I also think the groups concerns bring up a more serious issue. The city officials were elected by the people for the people. So when any citizen asks a question of their elected officials they have a duty to respond in a timely manner. They work for us, not the other way around. So if your boss at works asks you for a report, I bet your on it and giving it to them in a timely manner. Same applies here. The people are the boss, they are the employees. I think they need to be reminded where their place is.

    But I have to give credit to the city. Like all good politicians they are saying the study will take a long period of time to be conducted. Then they come back and say they don’t have the right equipment. So they are hoping that the group will forget about it because it will take too long. This way the city doesn’t really have to do anything and no one looks bad. The city or the group.

    Suggest Removal

    • employee2

      You didn’t state “how” your home is heated, so I will assume a heat pump. Have you had anyone with a heating/ac company do any maintenance on your unit. Things go wrong and cause higher bills. Just a thought. Some have had maintenance and still break down before the next check.

      Suggest Removal

  • mdks26

    This just gets more ridiculous with every article I read. Someone just needs to say ENOUGH and be done with it. The more this groups says the more I see the true form of ignorance – meaning even when they are explained the truth they still refuse to believe it……you know why? because the truth doesn’t have FREE in it and that is what this is all about. What can I get for FREE!!

    Suggest Removal

  • concernedcitizen

    this article really shows this groups ignorance. They should be embarrassed. They need to listen to listen to the officials about how things really work. hey just want a forum for people to listen to them ramble about things they have no idea about. This is truly a joke.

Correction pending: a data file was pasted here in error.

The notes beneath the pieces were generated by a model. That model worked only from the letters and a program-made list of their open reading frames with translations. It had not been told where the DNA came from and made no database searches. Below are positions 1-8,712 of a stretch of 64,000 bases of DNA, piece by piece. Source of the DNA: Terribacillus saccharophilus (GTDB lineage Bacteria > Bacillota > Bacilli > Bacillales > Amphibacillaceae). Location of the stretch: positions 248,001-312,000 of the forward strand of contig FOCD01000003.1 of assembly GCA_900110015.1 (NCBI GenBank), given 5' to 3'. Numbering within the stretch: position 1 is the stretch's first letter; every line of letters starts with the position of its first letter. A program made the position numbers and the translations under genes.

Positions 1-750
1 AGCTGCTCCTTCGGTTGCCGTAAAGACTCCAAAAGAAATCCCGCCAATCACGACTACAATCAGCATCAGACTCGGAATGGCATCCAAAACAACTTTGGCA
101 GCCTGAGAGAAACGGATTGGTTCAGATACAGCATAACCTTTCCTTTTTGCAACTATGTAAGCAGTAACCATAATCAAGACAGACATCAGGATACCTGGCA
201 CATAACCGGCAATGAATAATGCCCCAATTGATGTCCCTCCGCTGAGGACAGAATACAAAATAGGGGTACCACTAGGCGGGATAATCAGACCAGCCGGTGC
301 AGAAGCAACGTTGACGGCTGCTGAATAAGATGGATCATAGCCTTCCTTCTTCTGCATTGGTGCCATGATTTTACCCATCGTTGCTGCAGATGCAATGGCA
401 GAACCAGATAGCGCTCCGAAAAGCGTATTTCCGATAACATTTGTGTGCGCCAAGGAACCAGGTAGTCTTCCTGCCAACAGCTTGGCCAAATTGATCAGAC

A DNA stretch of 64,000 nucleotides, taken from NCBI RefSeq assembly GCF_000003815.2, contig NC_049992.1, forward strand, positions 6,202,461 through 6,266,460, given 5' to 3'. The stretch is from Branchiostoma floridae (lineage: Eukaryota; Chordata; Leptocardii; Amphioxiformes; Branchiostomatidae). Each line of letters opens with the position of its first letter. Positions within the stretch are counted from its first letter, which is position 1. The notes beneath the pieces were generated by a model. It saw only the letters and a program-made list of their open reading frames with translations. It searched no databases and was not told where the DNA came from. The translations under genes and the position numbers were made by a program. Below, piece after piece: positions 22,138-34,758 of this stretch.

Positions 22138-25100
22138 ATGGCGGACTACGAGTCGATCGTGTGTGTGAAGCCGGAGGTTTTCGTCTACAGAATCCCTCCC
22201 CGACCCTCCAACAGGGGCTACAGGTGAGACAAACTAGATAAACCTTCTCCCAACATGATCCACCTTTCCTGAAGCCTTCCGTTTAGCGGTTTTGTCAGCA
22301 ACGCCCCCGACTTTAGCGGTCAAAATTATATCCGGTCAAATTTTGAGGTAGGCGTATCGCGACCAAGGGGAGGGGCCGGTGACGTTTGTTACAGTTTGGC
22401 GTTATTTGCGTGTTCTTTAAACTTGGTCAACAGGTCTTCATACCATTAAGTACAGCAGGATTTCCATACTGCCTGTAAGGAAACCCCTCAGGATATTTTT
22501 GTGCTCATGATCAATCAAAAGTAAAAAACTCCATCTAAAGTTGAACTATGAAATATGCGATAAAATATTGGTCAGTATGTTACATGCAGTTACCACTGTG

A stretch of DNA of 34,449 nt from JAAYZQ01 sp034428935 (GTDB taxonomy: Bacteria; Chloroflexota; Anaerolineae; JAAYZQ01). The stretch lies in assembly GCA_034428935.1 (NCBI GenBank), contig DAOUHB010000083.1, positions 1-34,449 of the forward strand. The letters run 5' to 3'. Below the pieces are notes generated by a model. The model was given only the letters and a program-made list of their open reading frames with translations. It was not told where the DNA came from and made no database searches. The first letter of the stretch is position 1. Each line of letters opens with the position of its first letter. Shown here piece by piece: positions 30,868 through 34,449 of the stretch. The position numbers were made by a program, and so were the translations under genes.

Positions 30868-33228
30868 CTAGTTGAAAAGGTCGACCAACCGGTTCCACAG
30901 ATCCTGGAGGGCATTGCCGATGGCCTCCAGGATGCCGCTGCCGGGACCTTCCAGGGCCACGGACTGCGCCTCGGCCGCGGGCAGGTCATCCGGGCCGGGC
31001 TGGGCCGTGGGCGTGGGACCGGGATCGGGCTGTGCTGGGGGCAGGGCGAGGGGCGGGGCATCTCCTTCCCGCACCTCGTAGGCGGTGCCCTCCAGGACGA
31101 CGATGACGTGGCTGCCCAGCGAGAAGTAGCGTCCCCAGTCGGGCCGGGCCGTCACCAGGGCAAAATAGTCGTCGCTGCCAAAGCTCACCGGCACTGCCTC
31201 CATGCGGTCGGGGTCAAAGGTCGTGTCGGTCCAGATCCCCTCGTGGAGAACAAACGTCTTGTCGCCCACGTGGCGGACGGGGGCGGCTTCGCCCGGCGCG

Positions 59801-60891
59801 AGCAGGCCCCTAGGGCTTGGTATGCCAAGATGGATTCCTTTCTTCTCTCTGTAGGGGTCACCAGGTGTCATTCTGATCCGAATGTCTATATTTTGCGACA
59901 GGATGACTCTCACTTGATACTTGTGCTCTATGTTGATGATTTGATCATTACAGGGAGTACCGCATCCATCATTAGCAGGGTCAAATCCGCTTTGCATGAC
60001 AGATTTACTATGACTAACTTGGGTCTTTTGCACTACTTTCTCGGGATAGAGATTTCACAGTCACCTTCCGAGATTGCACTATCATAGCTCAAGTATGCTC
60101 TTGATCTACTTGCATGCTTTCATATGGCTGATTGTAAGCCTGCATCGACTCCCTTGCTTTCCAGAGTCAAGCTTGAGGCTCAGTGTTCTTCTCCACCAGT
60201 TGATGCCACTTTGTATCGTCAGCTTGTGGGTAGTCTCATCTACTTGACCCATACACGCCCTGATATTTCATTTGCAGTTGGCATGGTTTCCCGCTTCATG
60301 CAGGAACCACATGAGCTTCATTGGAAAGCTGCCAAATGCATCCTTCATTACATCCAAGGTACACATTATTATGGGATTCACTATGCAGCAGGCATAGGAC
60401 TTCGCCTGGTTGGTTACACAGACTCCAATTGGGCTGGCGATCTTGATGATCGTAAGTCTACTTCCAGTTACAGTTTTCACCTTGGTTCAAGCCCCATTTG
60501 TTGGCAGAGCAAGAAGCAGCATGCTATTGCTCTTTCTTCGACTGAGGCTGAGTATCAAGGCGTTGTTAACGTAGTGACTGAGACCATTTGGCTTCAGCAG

Suggest Removal

  • movingrightalong

    When I was younger and first out on my own, I lived in an old house that had practically no insulation. I learned real quick how to be conservative and keep the heat turned down so my bills were not higher than necessary. I also took responsibility and made sure to block drafty doors and windows using plastic, insulation, or whatever was available to keep the cold air outside and the warm air inside.
    NEVER during the entire time I lived in that old house did I ever complain to the power company that their rates were too high or unfair, nor did I blame the landlord for owning an old house. I didn’t have to rent that house, and the cost to completely renovate the home would have been prohibitive and made no sense for the landlord to do so.
    It never crossed my mind to call newspapers or TV stations and complain about my electric bill.
    What I did do was work my butt off so that I could eventually afford to build a house of my own and properly insulate it while it was being built. My electric and gas bills have been higher than ever this winter, and I keep my thermostat at 62 and cut it down during the day when I am working. It still has not occured to me to blame the electric company, gas company, the city, the county, elected officials, George Bush, Obama, or anyone else for the high bills resulting from an unusually cold winter.
    I wish the media would stop giving these people a forum to use to complain. Imagine if the people complaining had used the time they were protesting to try and work on their own homes.

    Suggest Removal

    • Liberty With Responsibility

      The complainers would tell you you were a sucker back then, but that they now know better how to “get over” and you didn’t, so too bad for you. They see the momentum in this country rolling in THEIR direction, and they intend to KEEP things going their way! We fools who self-sacrificed and delayed our gratification to “have something” one day after we worked and saved for it are now “dinosaurs,” and our kind is dying out, the the NEW BREED of Americans who live like grasshoppers, instead of like the “ants” we are, are taking over. Pretty sad to see Amerika falling like this, but many of us have been warning of this foolishness all along. . . . .

      Suggest Removal

  • workingtodamill

    Oh my, do these people listen to what is coming out of their mouths??? Suffolk doesn’t put the electric in their bills? Maybe that is because Suffolk doesn’t provide electricity. They want the city to provide the equipment and the people to see if their house I energy efficient? How do you heat just 1 room, unless you are using a space heater, which, chews up some electricity. The city is responsible for everything up to the meter, past that it is the property owners. So since apparently I am on the good billing rate I am supposed to use my tax money to help these folks fix their house?? Heck I need a new roof, you guys gonna help me pay for that?

    Suggest Removal

  • employee2

    Dr. Johnson should be ashamed of himself. There is no way the meter will read usage that is not passing through the meter. The path from the pole to the meter is the only way the power gets into the home..through the meter. The meter measures both voltage and current and converts it into watts. Watts are what you are billed in kilowatts. A kilowatt is 1000 watts. One kilowatt/hour is 1000 watts for one hour. I suggest that dr. Johnson go speak to Anthony king from pdcc. He is the electric instructor.

    Suggest Removal